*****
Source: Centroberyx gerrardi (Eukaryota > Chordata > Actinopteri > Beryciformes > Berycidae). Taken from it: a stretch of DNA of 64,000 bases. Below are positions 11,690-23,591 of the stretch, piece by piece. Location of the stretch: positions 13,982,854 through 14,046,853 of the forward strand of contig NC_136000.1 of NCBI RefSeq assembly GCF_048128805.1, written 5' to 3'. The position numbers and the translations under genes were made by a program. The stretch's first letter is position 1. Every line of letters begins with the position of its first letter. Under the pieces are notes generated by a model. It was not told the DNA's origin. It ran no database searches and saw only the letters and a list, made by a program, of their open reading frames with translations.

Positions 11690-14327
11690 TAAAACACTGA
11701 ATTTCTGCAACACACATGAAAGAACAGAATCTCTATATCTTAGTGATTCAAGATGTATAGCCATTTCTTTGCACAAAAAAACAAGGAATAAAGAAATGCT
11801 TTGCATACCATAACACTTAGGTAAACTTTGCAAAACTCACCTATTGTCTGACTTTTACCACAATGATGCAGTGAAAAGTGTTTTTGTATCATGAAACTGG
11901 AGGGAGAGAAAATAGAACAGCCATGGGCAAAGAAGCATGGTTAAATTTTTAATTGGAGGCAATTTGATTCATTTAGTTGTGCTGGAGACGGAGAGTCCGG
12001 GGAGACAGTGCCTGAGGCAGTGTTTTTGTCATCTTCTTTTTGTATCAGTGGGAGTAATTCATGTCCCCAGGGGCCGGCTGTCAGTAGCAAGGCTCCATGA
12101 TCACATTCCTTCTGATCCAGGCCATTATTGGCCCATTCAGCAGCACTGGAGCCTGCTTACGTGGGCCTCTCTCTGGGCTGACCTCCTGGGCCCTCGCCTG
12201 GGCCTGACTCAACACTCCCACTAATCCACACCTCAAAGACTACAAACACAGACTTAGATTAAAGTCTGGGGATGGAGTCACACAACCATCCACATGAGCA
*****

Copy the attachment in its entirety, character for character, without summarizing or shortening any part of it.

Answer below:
Source: Centroberyx gerrardi (Eukaryota > Chordata > Actinopteri > Beryciformes > Berycidae). Taken from it: a stretch of DNA of 64,000 bases. Below are positions 11,690-23,591 of the stretch, piece by piece. Location of the stretch: positions 13,982,854 through 14,046,853 of the forward strand of contig NC_136000.1 of NCBI RefSeq assembly GCF_048128805.1, written 5' to 3'. The position numbers and the translations under genes were made by a program. The stretch's first letter is position 1. Every line of letters begins with the position of its first letter. Under the pieces are notes generated by a model. It was not told the DNA's origin. It ran no database searches and saw only the letters and a list, made by a program, of their open reading frames with translations.

Positions 11690-14327
11690 TAAAACACTGA
11701 ATTTCTGCAACACACATGAAAGAACAGAATCTCTATATCTTAGTGATTCAAGATGTATAGCCATTTCTTTGCACAAAAAAACAAGGAATAAAGAAATGCT
11801 TTGCATACCATAACACTTAGGTAAACTTTGCAAAACTCACCTATTGTCTGACTTTTACCACAATGATGCAGTGAAAAGTGTTTTTGTATCATGAAACTGG
11901 AGGGAGAGAAAATAGAACAGCCATGGGCAAAGAAGCATGGTTAAATTTTTAATTGGAGGCAATTTGATTCATTTAGTTGTGCTGGAGACGGAGAGTCCGG
12001 GGAGACAGTGCCTGAGGCAGTGTTTTTGTCATCTTCTTTTTGTATCAGTGGGAGTAATTCATGTCCCCAGGGGCCGGCTGTCAGTAGCAAGGCTCCATGA
12101 TCACATTCCTTCTGATCCAGGCCATTATTGGCCCATTCAGCAGCACTGGAGCCTGCTTACGTGGGCCTCTCTCTGGGCTGACCTCCTGGGCCCTCGCCTG
12201 GGCCTGACTCAACACTCCCACTAATCCACACCTCAAAGACTACAAACACAGACTTAGATTAAAGTCTGGGGATGGAGTCACACAACCATCCACATGAGCA